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Modern fairy tales

Err, yes:

In Hansel and Greta (note the name change), Winterson gives us children in despair at the destruction of their forest to make way for a railway line. The antagonist is a nasty aunt called GreedyGuts, who says that “the point of life is to eat as much as possible, make as much money as possible, go on holiday as much as possible … buy two new cars every year, a jacuzzi in the garden, and a Luxury Level Executive Home… ” Hansel and Greta, of course, triumph, plant trees, and all is right with the world.

In Solnit’s Cinderella Liberator, meanwhile, the eponymous heroine and the prince decide to be friends, and she opens her own cake shop, above which she houses hungry, frightened children “running away from the wars in other kingdoms”.

How strikingly imaginative.

And now to reveal the actual secret of fairy tales:

“Fairy tales do not tell children the dragons exist. Children already know that dragons exist. Fairy tales tell children the dragons can be killed.”

15 thoughts on “Modern fairy tales”

  1. ” he antagonist is a nasty aunt called GreedyGuts, ” – if H&G weren’t greedy a gingerbread house doesn’t make any sense.

  2. How did gingerbread ever get approved as a building material? Doesn’t it have the same effect as flammable cladding? Was the inspector bribed? People should be told!

    Seems to me the economics and Elfin Safety of Fairy Tales are seriously deficient. No wonder the kiddies grow up to believe in Corbyn’s magic money trees and farting unicorns keeping the lights on.

    What stopped H&G from being abducted by the local minicab firm? Perhaps a more topical retelling could be interesting…

  3. Rhiannon says “A new collection of rejigged tales gets much closer to the spirit of these stories than the ‘traditional’ versions we’re force-fed”

    If all we know are the traditional versions, how is it possible for Rhiannon to conceive that the spirit of these stories is not conveyed by these versions? Illogical, captain, as Spock would have said before he went woke.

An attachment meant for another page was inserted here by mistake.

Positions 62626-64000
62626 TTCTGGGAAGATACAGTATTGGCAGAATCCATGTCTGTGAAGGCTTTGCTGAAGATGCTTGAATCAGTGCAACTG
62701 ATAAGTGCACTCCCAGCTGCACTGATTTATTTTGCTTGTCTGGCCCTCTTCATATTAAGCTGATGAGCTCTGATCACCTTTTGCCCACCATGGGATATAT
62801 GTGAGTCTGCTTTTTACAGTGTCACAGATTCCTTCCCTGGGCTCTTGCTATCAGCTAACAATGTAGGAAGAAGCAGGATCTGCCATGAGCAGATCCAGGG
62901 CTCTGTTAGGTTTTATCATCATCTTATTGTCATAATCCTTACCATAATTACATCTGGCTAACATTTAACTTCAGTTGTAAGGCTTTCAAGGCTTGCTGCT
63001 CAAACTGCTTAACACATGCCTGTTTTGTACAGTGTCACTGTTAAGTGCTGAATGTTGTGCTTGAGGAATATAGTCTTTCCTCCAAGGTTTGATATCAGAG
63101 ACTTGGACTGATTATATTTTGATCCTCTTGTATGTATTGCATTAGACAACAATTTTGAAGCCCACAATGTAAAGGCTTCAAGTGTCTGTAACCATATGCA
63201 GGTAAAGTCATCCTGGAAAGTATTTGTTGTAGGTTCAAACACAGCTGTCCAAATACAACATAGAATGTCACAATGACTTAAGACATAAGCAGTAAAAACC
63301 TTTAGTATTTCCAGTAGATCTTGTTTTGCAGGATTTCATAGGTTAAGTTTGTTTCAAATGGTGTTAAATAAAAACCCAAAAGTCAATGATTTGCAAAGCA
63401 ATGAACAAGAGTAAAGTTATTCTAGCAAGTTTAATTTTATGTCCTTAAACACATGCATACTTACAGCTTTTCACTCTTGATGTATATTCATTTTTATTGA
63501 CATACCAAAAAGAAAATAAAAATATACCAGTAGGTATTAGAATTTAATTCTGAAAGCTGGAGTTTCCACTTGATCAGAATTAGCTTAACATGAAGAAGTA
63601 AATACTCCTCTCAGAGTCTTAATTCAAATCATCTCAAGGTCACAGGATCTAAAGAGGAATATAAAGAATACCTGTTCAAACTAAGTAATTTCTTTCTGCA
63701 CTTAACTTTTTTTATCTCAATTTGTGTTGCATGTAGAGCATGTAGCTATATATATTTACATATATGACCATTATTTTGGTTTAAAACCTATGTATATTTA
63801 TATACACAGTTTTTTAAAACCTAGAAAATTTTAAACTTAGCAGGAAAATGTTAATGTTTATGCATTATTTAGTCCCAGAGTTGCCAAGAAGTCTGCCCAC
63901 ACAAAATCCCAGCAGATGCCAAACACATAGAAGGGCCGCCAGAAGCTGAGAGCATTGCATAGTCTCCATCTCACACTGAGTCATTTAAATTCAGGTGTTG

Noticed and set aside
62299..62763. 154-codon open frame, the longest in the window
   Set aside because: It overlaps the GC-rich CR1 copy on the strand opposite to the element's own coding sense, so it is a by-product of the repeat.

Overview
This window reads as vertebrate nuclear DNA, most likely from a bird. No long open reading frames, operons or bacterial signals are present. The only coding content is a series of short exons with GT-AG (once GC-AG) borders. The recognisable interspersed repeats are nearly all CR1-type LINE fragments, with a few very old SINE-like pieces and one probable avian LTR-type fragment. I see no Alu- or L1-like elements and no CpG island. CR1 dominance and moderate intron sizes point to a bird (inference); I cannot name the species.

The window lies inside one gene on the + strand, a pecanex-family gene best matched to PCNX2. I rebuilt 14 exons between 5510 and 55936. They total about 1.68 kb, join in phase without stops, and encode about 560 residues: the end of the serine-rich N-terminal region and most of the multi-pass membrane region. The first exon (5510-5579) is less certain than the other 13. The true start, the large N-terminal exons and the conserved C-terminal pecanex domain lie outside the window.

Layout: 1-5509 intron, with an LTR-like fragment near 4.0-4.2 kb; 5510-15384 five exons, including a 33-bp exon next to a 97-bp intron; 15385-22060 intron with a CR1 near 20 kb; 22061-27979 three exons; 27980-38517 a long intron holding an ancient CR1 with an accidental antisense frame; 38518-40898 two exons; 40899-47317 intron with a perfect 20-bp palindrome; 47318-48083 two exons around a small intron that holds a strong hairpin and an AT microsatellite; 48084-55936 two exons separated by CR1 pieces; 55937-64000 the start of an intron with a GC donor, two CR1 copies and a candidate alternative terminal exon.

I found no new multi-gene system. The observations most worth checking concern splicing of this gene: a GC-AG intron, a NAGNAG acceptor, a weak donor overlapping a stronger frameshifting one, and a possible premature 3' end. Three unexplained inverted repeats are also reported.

In any event, most of these stories exist in several versions. Which one is the “truth” is not a relevant question. It’s like trying to work out what actually happened at the siege of Troy or writing Helen’s biography

  4. I’m sure Jeanette Winterson lives in a small council house with a gas meter she has to feed with pound coins.

  5. The best Winterton story was the one she told about, when she was a poor starving author, she used to work as a Lesbian escort for middle-class housewives who used to pay her with Le Creuset pans.

    It’s a better story than anything else she has written

  6. It’s hardly Struwwelpeter, **that’s** a book for children. My partner used to quote from it from time to time, and I eventually found a 25th anniversary copy for her birthday. Jaw dropping would be one word to describe it. The bit with the fingers is particularly graphic.

  7. The bit with the fingers is particularly graphic.

    Best is the resigned reaction of Mamma: “I knew he’d come to naughty little Suck-a-Thumb!”

  8. What stopped H&G from being abducted by the local minicab firm? Perhaps a more topical retelling could be interesting…

    Interesting, and probably a hate crime…

  9. re Looking for the true spirit
    Original fairy tales were cautionary and rarely had a happy ending. The Grimm brothers tidied them up and took the horror out so as not to scare the adults.

  10. It’s great to see an African woman an Asian woman and a Jewish woman – alongside a token European woman – re-writing European stories for, presumably, European children.

    I’m sure they all have the best interests of Europeans at heart….

  11. “I was raised by Disney to believe that I needed a 22-inch waist and a prince with a castle to truly get by in life”

    You’re 32, you don’t have a mortgage, or children. You’re working in a dying industry and your book is at #290,000 in the Amazon Kindle chart. At some point, when your platinum membership comes in from Cat of the Month club, you might start thinking maybe Disney had a point.

  12. @Phillip

    “The Grimm brothers tidied them up and took the horror out so as not to scare the adults.”

    I thought the original Grimm tales were plenty dark and only bowdlerized and made less scary in subsequent editions.

  13. A 22″ inch waist is quite possible for a women of average female height with no stomach muscles: it’s the prince that is difficult when most countries are republics as she would need to out-compete 50 million other women per prince (if you want an Heir apparent it’s well over 100 million) – Rhiannon just isn’t in that league.

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